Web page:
Jamaican sensation Koffee came in for high praise from dancehall legend Buju Banton during his interview with popular US radio station Hot 97’s Ebro in the Morning.
Buju also spoke about his upcoming album, Upside Down 2020, which is expected in the next two days on June 26th. But before he did, the legendary singer showered praise on the young and upcoming dancehall artistes who he believes will help the genre to grow immensely. “The music is also growing as a lot of people can attest to. You know we have a lot of young soldiers now coming out, Protoje, Chronixx, Kabaka Pyramid you know and them doing them thing,” he said.
He also made special mention of the female artistes also trying to influence the genre. “Whole heap ah female artists back into the arena again, you know what I mean,” he added. It was Koffee, in particular, that he hailed for leading the way.
“Koffee is a beautiful artist, and it is prophesied in the book that young men I called upon you because you are strong, now if the young men fail to heed that call he’s going to call upon the young women, and if they fail he’s going to call upon the babe and suckling and if they fail he’s going to call upon the rocks and the stones,” Buju said when asked how he felt about the young Grammy winner and why she was chosen among the artistes to perform at his Long Walk to Freedom concert in 2019.
Koffee, speaking on the same radio show in July 2019, said that her experience at that concert was “amazing” and, at the time, bigger than anything she had ever seen before.
Koffee won the award for Best Reggae Album at the 62nd Annual Grammy Awards, at just 19 years old and is known for hits like Toast, Rapture and W.
Dancehall artiste Masicka also recently shared Buju’s opinion that Koffee was a force to be reckoned within the industry, though in less diplomatic terms.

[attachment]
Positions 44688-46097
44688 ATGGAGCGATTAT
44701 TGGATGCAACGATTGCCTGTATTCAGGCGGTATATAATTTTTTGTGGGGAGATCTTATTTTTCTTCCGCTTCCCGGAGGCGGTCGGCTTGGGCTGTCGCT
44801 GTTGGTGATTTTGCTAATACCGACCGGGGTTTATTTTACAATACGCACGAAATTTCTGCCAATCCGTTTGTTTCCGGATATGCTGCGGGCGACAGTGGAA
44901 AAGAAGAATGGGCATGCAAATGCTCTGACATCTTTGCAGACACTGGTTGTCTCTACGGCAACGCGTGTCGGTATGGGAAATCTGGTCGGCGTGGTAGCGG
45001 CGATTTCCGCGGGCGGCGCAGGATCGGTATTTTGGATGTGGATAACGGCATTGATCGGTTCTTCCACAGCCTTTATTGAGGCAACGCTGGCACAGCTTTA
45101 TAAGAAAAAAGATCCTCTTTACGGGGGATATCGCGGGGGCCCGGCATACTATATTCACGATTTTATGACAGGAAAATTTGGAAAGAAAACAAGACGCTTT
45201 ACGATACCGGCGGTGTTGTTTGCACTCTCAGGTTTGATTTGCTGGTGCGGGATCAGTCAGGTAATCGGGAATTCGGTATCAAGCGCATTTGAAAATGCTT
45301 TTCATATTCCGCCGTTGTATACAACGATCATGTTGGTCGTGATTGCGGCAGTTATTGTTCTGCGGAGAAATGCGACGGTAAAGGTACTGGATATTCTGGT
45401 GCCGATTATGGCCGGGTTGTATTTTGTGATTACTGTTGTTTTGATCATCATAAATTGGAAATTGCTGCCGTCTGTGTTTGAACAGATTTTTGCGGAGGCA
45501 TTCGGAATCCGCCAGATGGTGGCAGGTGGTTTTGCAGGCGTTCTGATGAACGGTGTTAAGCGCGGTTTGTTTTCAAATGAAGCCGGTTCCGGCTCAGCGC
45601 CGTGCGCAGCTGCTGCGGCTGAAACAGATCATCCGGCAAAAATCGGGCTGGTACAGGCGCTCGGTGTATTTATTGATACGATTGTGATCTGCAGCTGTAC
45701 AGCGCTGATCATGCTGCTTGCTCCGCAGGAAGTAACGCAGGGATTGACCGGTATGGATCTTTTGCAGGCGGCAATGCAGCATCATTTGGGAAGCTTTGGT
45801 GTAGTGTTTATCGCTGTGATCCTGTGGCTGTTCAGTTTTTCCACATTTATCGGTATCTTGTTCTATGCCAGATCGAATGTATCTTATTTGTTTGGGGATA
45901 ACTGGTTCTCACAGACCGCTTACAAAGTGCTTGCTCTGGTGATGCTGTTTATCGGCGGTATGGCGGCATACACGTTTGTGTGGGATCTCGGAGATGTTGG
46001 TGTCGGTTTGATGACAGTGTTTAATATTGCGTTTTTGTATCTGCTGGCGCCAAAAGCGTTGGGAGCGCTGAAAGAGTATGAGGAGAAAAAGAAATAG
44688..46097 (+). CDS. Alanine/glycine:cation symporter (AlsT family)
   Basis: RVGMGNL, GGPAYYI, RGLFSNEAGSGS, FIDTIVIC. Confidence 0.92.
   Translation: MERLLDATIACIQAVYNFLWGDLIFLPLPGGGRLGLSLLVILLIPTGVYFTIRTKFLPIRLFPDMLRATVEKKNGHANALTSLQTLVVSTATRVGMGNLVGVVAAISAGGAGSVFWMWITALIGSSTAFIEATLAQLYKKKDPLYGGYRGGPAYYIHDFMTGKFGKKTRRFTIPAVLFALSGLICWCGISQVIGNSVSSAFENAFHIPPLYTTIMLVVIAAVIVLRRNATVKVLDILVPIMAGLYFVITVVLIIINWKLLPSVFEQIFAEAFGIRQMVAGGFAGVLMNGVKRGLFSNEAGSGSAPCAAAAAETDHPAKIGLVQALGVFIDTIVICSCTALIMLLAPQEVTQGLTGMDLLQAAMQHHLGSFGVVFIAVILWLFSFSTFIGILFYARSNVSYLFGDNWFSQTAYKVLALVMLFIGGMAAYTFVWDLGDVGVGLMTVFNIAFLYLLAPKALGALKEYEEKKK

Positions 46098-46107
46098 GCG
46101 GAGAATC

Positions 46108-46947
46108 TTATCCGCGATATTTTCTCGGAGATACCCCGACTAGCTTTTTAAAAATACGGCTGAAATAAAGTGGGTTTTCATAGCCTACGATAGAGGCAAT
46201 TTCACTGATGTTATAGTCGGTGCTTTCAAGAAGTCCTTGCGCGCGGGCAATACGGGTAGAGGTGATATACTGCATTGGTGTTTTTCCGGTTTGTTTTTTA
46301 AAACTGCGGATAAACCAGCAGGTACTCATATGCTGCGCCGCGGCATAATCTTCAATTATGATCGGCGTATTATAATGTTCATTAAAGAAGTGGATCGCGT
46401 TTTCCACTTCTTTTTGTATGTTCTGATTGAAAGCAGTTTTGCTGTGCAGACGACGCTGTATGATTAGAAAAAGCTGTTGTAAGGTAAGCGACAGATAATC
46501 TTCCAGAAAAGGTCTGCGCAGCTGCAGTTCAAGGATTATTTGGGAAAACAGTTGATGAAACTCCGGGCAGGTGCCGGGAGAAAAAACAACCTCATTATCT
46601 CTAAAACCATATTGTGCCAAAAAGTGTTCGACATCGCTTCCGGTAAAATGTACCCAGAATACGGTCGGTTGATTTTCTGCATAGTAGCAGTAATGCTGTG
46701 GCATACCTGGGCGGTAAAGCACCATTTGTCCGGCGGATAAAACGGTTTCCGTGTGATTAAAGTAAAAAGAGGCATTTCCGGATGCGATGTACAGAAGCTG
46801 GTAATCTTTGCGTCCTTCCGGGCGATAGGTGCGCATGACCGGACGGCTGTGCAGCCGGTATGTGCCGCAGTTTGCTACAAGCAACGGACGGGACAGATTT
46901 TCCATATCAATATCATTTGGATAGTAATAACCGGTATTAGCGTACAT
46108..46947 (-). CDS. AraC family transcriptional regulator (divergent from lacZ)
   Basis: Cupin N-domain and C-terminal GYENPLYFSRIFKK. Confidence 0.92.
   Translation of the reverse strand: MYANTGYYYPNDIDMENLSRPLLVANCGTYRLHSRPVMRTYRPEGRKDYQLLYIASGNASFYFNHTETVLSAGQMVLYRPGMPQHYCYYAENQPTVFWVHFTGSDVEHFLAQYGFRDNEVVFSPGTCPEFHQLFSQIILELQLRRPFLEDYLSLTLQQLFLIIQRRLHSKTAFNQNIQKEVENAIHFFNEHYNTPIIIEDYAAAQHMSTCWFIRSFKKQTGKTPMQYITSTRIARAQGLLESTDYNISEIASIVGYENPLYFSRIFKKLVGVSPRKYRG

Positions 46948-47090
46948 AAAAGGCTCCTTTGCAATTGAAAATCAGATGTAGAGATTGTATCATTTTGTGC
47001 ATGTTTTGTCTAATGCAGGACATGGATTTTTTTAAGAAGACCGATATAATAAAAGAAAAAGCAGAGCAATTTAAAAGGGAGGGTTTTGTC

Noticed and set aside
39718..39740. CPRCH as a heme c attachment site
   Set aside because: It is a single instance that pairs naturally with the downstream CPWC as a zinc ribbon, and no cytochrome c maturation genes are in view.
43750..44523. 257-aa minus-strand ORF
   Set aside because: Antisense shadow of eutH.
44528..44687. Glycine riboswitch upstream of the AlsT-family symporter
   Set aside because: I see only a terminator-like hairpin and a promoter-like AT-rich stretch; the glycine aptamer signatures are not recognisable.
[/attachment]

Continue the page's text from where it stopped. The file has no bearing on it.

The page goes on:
Koffee with her Grammy Award.
Buju also said that he was intent on ensuring that he made a proper contribution as well. “It’s great, but I just want to make sure that I make a contribution in this time, and that’s why we coming with Upside Down 2020.”
He went on to say that reggae music is not about one person but about the entire group that represents the genre and so he has no problem with the positive youth trying to take the music to the world.
“I’ve never been a selfish person where this music is concerned because reggae music is not about one individual or one group, yes our music is about the people, so giving others the platform to be heard that is how we carry each other or else we wouldn’t be heard,” he said.
Buju also explained that he believes if artistes got together and began to share more and try to streamline the industry that Jamaican music would go much further globally.
He also said that he thinks Jamaican music isn’t just about partying and having a good time but also can be used for reflection adding that the island’s musicians are good at helping people to rise above tragedies and bad times.
Banton also took the time to give his views on the Black Lives Matter movement in the US at this time. “Where have you seen freedom without a struggle? It can never be, but at the same time, we must throw our lives away pointlessly. What is the objective? Let us work on them in a more robust manner, yes, because it don’t make any sense, we lose our eyes and become disfigured without any clear objectives, and it can’t be wanton destruction,” he said.
Watch the interview below.